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Displaying posts with tag: updates (reset)
How to get MySQL Critical Patch Updates and Security Alerts notices

Beware of bugs in the above code; I have only proved it correct, not tried it.
Donald Knuth

Bugs in software are a fact of life. MySQL, as part of Oracle, issues of Critical Patch Updates and Security Alerts notices. You may have seen Daniel van Eeden‘s blog on the January announcement.

Daniel’s summary:

For MySQL 5.6 you should upgrade to 5.6.15
For MySQL 5.5 you should upgrade to 5.5.35
For MySQL 5.1 you should upgrade to 5.1.73

But you probably missed the executive summary.

But how do YOU get this information when it become available? …

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Resources for HA Database Clusters: Latest Updates

September 24, 2013 By Severalnines

For those of you who know Severalnines and maybe use some of our tools & products, you’ll know that we provide our users with a monthly summary of all the resources & tools that we’re publishing. Since this is publicly available material, we thought it’d be useful also for the broader open source database community.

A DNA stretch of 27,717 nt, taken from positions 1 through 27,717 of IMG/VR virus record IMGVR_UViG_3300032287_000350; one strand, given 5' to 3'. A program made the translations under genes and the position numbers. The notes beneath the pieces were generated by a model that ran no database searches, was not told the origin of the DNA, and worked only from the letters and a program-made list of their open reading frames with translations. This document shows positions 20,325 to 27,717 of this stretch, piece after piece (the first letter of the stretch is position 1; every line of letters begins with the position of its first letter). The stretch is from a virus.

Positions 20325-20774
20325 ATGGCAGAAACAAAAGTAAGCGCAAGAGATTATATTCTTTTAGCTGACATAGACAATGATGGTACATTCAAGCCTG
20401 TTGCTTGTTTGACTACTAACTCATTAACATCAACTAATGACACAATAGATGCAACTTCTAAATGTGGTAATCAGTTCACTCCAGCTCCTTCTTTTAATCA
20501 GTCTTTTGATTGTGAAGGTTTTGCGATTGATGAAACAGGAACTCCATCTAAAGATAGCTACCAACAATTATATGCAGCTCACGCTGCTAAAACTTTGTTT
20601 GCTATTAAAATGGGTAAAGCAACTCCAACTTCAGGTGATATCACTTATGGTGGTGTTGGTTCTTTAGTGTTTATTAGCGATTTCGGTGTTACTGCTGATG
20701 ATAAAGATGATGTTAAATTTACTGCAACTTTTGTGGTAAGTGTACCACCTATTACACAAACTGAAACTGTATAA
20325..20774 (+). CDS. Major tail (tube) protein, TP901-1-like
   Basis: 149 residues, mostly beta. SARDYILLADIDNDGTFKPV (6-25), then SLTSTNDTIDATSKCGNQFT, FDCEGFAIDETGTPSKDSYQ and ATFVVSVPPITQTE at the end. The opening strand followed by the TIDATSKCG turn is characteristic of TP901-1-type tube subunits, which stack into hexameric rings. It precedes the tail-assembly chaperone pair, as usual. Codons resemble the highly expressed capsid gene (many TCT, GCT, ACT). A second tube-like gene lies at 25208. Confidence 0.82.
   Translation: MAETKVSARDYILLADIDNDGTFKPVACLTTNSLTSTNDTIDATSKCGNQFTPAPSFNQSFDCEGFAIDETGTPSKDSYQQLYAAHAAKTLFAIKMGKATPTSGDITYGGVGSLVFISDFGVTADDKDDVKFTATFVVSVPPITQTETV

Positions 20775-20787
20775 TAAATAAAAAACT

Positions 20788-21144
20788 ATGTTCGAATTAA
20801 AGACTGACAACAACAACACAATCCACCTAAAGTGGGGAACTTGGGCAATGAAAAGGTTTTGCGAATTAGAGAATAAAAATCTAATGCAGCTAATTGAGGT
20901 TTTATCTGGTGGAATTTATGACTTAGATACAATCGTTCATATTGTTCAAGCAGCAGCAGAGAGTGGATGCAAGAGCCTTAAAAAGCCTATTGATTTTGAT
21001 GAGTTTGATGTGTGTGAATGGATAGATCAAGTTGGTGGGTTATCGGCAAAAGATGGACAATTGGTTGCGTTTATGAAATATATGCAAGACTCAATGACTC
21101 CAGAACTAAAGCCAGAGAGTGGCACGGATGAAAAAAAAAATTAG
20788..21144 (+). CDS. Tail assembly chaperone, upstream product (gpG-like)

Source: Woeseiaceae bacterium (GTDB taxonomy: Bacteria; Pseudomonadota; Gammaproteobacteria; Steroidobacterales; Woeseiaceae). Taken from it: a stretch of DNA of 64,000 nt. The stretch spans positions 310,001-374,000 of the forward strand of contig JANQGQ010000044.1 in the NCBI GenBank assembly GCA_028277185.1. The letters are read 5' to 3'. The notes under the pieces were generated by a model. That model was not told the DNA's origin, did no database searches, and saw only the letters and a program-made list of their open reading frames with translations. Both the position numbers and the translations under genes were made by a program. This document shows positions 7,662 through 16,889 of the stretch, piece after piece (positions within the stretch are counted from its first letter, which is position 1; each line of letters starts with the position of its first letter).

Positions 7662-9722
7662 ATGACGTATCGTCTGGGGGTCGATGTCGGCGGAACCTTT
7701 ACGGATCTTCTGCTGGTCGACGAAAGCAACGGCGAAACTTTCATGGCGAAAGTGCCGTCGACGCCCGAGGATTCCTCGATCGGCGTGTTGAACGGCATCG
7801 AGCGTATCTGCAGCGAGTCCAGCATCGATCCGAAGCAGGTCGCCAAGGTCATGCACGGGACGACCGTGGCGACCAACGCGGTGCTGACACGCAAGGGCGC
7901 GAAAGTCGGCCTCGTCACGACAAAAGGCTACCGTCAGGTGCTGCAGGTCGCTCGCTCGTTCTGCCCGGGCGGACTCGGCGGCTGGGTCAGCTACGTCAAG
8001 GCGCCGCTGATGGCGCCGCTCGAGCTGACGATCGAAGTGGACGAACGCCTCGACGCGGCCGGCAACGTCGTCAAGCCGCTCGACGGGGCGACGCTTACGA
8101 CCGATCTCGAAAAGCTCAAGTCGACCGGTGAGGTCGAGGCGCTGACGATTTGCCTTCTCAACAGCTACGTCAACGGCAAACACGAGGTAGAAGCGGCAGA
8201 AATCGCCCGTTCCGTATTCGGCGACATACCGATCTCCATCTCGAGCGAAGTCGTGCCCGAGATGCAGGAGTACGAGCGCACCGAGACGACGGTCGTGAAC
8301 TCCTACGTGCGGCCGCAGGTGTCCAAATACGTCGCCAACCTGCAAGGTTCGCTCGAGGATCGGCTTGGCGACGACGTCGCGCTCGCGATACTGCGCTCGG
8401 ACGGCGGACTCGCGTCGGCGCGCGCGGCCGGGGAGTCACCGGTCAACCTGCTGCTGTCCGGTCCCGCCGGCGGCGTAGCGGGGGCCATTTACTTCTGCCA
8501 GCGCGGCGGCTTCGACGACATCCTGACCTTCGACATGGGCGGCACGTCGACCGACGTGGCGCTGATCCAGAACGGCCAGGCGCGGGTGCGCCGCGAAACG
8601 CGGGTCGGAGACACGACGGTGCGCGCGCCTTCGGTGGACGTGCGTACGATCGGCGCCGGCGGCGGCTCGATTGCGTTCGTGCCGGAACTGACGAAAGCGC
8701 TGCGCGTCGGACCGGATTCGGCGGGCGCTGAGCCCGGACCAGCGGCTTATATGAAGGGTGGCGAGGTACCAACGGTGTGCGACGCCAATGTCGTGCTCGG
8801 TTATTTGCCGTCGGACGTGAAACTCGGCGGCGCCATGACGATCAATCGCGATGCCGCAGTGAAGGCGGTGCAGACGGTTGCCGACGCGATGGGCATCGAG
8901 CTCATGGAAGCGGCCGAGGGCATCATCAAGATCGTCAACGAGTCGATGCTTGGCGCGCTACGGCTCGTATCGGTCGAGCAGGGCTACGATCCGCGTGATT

In the past month, we’ve made the following resources & tools available: 

  • Troubleshooting MySQL Cluster (free online MySQL Cluster Training)
  • Zero Downtime Data Center Migration with Galera
  • ClusterControl 1.2.3 Released
  • High Availability OpenStack - Clustering the Database Backend
  • NoSQL Battle of the East Coast - Benchmarking MongoDB vs TokuMX Cluster
  • Full restore of a Galera Cluster from Backup

  …

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On Covering Indexes and Their Impact on Performance

The purpose of this post is to describe what covering indexes are and how they can be used to improve the performance of queries. People mostly use indexes to filter or sort the results but not much thought is given to actually reduce the disk reads by using proper indexes. So I will show you how to reduce disk reads and hence improve the performance of queries by utilizing indexes properly.

Databases: Normalization or Denormalization. Which is the better technique?

This has really been a long debate as to which approach is more performance orientated, normalized databases or denormalized databases. So this article is a step on my part to figure out the right strategy, because neither one of these approaches can be rejected outright. I will start of by discussing the pros and cons of both the approaches. Pros and Cons of a Normalized database design. Normalized databases fair very well under conditions where the applications are write-intensive and the write-load is more than the read-load. This is because of the following reasons: Normalized tables are usually smaller and...

Showing entries 1 to 4